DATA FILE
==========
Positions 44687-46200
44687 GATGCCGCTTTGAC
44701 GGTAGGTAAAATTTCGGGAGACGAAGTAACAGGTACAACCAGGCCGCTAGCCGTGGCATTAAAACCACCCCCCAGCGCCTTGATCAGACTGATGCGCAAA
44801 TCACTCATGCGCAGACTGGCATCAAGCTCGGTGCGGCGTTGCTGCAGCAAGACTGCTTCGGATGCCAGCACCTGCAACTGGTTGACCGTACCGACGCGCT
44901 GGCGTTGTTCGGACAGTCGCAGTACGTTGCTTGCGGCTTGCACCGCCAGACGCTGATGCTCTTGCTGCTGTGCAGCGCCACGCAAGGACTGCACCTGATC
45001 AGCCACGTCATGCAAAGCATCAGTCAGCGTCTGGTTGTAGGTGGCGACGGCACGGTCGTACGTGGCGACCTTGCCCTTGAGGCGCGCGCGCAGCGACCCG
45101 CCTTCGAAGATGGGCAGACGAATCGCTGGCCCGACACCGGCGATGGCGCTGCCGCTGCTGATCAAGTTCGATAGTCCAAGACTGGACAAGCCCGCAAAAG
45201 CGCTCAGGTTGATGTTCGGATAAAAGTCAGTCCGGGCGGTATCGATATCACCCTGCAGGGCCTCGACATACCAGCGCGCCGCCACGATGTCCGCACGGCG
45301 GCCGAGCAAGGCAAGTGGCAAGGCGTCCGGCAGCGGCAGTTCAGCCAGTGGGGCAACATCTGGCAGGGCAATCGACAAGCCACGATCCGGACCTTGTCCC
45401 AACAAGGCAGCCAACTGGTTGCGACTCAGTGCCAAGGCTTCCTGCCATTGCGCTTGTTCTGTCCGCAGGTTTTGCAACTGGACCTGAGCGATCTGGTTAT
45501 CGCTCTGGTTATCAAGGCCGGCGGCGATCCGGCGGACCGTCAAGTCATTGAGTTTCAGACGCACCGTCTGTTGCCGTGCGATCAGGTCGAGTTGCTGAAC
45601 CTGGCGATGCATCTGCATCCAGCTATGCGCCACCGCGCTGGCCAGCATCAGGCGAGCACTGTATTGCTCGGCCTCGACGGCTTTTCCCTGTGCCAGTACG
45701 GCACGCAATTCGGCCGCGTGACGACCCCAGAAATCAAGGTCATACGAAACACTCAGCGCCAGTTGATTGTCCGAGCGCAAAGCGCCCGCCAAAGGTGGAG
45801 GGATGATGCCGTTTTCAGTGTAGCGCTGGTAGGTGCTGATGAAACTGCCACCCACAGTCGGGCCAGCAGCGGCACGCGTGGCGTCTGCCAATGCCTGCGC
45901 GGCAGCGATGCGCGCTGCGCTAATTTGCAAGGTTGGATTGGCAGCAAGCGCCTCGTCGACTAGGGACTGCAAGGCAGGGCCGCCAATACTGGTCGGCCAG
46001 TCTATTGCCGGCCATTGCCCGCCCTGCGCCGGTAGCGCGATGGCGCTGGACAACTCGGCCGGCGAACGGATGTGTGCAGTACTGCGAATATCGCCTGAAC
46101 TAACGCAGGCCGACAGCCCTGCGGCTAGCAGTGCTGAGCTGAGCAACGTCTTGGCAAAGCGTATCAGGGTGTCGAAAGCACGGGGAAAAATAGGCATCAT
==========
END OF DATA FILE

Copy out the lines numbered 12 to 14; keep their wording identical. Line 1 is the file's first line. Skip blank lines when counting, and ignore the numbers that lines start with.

45601 CTGGCGATGCATCTGCATCCAGCTATGCGCCACCGCGCTGGCCAGCATCAGGCGAGCACTGTATTGCTCGGCCTCGACGGCTTTTCCCTGTGCCAGTACG
45701 GCACGCAATTCGGCCGCGTGACGACCCCAGAAATCAAGGTCATACGAAACACTCAGCGCCAGTTGATTGTCCGAGCGCAAAGCGCCCGCCAAAGGTGGAG
45801 GGATGATGCCGTTTTCAGTGTAGCGCTGGTAGGTGCTGATGAAACTGCCACCCACAGTCGGGCCAGCAGCGGCACGCGTGGCGTCTGCCAATGCCTGCGC